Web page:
East Bay Pest Control

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Cockroaches

Cockroaches

German Cockroach: Adults 9/16 inch long, with well-developed wings (but they seldom fly). Prefers hot (85-95(F), humid places, e.g. in kitchens, near stoves, dishwashers and sinks.

Brown-banded Cockroach: Adults about 1/2 inch long; will fly when disturbed. Prefers warm (over 80(F), dry, high-level places, e.g. wall cabinets, behind pictures and inside television sets and wall clocks.

American Cockroach: Adults 1 1/2 inches long, with large wings which they use for flying or gliding in warm locations. Prefers hot (85-95(F), humid places, living outdoors in decaying vegetation in the South and Southeast, but also occupying sewers and invading homes, especially basements and garbage areas.

Smokybrown Cockroach: Adults 1 1/4 inches long, with large wings-an excellent flyer. Prefers hot (85-95(F), sheltered humid places, living outdoors (especially in treeholes) in the South and Southeast but commonly invading homes, often via the eaves.

Oriental Cockroach: Adults about 1 inch long, wings present but small and functionless in males and absent in females. Prefers temperate (70-80(F), low-level, damp places, especially sewers, drains, basements and mulched flowerbeds. Several other species of cockroaches are regionally important and will be known to professional pest control operators.

What Can You Do Against Cockroaches?

Cockroaches need food, water and hiding places in order to survive, and if you can reduce the availability of these factors you will discourage them and make them more vulnerable to other measures aimed at killing them. However, it is important to recognize that while good sanitation can make it harder for cockroaches to thrive, sanitation measures alone will not eliminate a well-established cockroach infestation – only pesticides can do that. But remember that cockroaches have developed resistance to many over-the-counter pesticides. Even worse, some over-the-counter pesticides are highly repellent and can actually make an infestation worse by scattering cockroaches to new areas.

Proper selection and use of pesticides is best left to professionals. But here are 10 specific nonchemical measures you can carry out that will complement pesticide applications, perhaps improving the results from pesticides and reducing the amount of pesticide needed.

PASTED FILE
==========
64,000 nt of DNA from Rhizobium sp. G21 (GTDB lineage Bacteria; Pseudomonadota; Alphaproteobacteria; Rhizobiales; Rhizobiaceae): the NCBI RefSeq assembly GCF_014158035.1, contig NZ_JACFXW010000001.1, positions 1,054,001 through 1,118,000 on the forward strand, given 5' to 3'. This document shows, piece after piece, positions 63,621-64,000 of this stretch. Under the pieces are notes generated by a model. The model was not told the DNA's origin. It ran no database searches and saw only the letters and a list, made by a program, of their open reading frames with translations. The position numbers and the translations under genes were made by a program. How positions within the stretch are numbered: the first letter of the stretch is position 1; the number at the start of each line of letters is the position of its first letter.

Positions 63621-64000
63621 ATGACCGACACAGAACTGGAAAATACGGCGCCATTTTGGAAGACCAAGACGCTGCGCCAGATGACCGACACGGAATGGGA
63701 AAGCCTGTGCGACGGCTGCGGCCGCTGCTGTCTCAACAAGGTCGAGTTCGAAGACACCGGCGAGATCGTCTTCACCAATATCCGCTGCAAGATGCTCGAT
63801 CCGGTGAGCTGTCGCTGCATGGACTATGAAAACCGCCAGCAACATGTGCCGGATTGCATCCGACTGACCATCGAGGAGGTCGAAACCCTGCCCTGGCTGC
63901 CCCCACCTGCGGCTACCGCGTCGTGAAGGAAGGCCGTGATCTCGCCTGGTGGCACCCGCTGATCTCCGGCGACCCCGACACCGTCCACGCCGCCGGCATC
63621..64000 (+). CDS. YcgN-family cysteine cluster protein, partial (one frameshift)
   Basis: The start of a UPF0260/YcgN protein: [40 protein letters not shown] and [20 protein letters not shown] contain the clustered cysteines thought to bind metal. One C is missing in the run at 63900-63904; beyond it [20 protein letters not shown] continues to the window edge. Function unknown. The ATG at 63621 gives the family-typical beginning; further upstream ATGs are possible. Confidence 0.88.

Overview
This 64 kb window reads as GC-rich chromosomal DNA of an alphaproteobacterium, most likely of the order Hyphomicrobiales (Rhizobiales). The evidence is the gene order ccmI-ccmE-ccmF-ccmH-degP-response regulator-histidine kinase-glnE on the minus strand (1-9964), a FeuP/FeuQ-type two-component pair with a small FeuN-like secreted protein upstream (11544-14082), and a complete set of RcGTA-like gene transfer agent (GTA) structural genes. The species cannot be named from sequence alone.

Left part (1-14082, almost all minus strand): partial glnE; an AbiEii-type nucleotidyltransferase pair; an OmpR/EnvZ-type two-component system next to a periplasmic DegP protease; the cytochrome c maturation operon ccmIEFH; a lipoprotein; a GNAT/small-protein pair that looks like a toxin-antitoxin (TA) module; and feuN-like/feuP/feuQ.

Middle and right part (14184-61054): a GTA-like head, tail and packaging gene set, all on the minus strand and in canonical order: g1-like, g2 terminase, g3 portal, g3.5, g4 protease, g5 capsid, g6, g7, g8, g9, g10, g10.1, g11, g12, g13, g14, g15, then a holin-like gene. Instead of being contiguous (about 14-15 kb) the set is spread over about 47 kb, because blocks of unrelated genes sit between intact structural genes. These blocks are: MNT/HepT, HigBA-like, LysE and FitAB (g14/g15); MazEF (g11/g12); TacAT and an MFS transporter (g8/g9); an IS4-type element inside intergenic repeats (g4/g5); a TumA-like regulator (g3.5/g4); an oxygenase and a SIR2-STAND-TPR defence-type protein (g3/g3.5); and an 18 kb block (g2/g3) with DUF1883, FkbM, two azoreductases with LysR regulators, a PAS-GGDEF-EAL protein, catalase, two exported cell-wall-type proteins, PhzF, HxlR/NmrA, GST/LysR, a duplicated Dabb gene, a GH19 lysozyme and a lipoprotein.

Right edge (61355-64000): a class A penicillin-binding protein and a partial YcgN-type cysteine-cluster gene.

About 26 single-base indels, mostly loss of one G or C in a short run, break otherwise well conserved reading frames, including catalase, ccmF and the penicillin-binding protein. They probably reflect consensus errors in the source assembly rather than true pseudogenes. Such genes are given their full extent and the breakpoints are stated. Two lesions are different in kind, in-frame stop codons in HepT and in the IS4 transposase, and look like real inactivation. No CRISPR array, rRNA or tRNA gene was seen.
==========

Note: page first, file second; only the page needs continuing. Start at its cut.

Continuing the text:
10 Things You Can Do

1. Where cockroaches are common outdoors, trim overhanging trees and remove foundation plantings or wall climbing vegetation to discourage invasion (this is especially useful in the South and Southeast).
2. Screen doors, windows and attic vents, and seal foundation cracks and around utilities, to discourage entry of outdoor-living cockroaches, Also, windows and doors, especially, garage doors, should be closed when not in use.
3. Check incoming provisions, especially groceries, drink cartons and firewood, for “hitch-hiking” cockroaches.
4. Inspect your luggage and handbags when returning from buildings likely to be infested, such as some hotels or hospitals.
5. Don’t leave food and drink, for people or pets, exposed overnight. Put it in the refrigerator or tightly fitting containers.
6. Regularly clean up food scraps and keep garbage in closed containers to make it harder for cockroaches to find food.
7. Eliminate plumbing leaks, dripping faucets and condensation problems to discourage most types of cockroaches.
8. Repair grouting in tiles to facilitate cleaning and to prevent cockroaches hiding in tiling.
9. Seal crevices along baseboards or work surfaces and around pipe runs and electrical outlets and conduits, to reduce cockroach hiding places and routes for cockroach dispersal.
10. Get rid of old grocery bags, cardboard boxes, and other clutter that provide hiding places for cockroaches and makes cleaning, inspection and pesticide application difficult.

10 Things Everyone Should Know About Cockroaches

Did You Know?

1. Cockroaches are the No. 1 indoor pest in most countries of the world and can infest even the cleanest buildings.
2. Cockroaches originated more than 100 million years before dinosaurs, and have now occupied our planet for more than 300 million years.
3. Cockroaches can become established wherever people live, travel or work, including homes, hotels, hospitals, restaurants, and even on ships, trains and aircraft.
4. Cockroaches carry numerous disease organisms, including bacteria, viruses and fungi, which they can pick up in drains, sewers, etc. and transfer to human food and utensils.
5. About 5 million Americans are allergic to cockroaches, and exposure to environments contaminated by cockroaches is a significant cause of asthma.
6. Cockroaches cause serious economic losses by eating, staining or tainting our possessions. They can even wreck computers and other electronic equipment by causing short circuits.
7. Cockroaches can survive by eating almost anything, from meat to paper, and by drinking anything from beer to human urine.
8. Cockroach infestations often go unnoticed, and are hard for untrained personnel to deal with, because cockroaches are mostly nocturnal and spend 75% of their time hiding.
9. Cockroaches can produce thousands of offspring within a year, and a single building may ultimately contain more cockroaches than the population of people in a large city.
10. Some populations of cockroaches have developed resistance to many of the pesticides sold over-the-counter to homeowners.